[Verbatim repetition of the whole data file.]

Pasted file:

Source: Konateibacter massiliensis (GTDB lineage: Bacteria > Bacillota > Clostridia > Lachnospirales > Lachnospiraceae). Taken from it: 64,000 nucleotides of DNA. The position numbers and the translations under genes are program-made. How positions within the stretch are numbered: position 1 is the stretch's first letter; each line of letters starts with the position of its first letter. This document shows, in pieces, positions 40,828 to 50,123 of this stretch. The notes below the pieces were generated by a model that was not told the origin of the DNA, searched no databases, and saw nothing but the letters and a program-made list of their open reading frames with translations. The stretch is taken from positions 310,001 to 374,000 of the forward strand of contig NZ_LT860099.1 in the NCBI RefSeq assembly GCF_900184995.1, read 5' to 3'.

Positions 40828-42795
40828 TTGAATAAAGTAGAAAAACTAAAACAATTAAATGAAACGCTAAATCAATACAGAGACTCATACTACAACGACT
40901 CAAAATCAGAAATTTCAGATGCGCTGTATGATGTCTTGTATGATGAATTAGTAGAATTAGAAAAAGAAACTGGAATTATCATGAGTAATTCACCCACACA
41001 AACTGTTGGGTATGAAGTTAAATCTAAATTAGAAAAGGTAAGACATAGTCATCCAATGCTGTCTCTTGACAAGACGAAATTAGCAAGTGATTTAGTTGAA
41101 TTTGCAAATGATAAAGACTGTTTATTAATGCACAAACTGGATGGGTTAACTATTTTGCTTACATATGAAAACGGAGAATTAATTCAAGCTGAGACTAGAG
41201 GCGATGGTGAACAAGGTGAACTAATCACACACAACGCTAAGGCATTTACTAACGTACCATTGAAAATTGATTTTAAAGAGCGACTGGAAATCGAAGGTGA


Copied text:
Source: Konateibacter massiliensis (GTDB lineage: Bacteria > Bacillota > Clostridia > Lachnospirales > Lachnospiraceae). Taken from it: 64,000 nucleotides of DNA. The position numbers and the translations under genes are program-made. How positions within the stretch are numbered: position 1 is the stretch's first letter; each line of letters starts with the position of its first letter. This document shows, in pieces, positions 40,828 to 50,123 of this stretch. The notes below the pieces were generated by a model that was not told the origin of the DNA, searched no databases, and saw nothing but the letters and a program-made list of their open reading frames with translations. The stretch is taken from positions 310,001 to 374,000 of the forward strand of contig NZ_LT860099.1 in the NCBI RefSeq assembly GCF_900184995.1, read 5' to 3'.

Positions 40828-42795
40828 TTGAATAAAGTAGAAAAACTAAAACAATTAAATGAAACGCTAAATCAATACAGAGACTCATACTACAACGACT
40901 CAAAATCAGAAATTTCAGATGCGCTGTATGATGTCTTGTATGATGAATTAGTAGAATTAGAAAAAGAAACTGGAATTATCATGAGTAATTCACCCACACA
41001 AACTGTTGGGTATGAAGTTAAATCTAAATTAGAAAAGGTAAGACATAGTCATCCAATGCTGTCTCTTGACAAGACGAAATTAGCAAGTGATTTAGTTGAA
41101 TTTGCAAATGATAAAGACTGTTTATTAATGCACAAACTGGATGGGTTAACTATTTTGCTTACATATGAAAACGGAGAATTAATTCAAGCTGAGACTAGAG
41201 GCGATGGTGAACAAGGTGAACTAATCACACACAACGCTAAGGCATTTACTAACGTACCATTGAAAATTGATTTTAAAGAGCGACTGGAAATCGAAGGTGA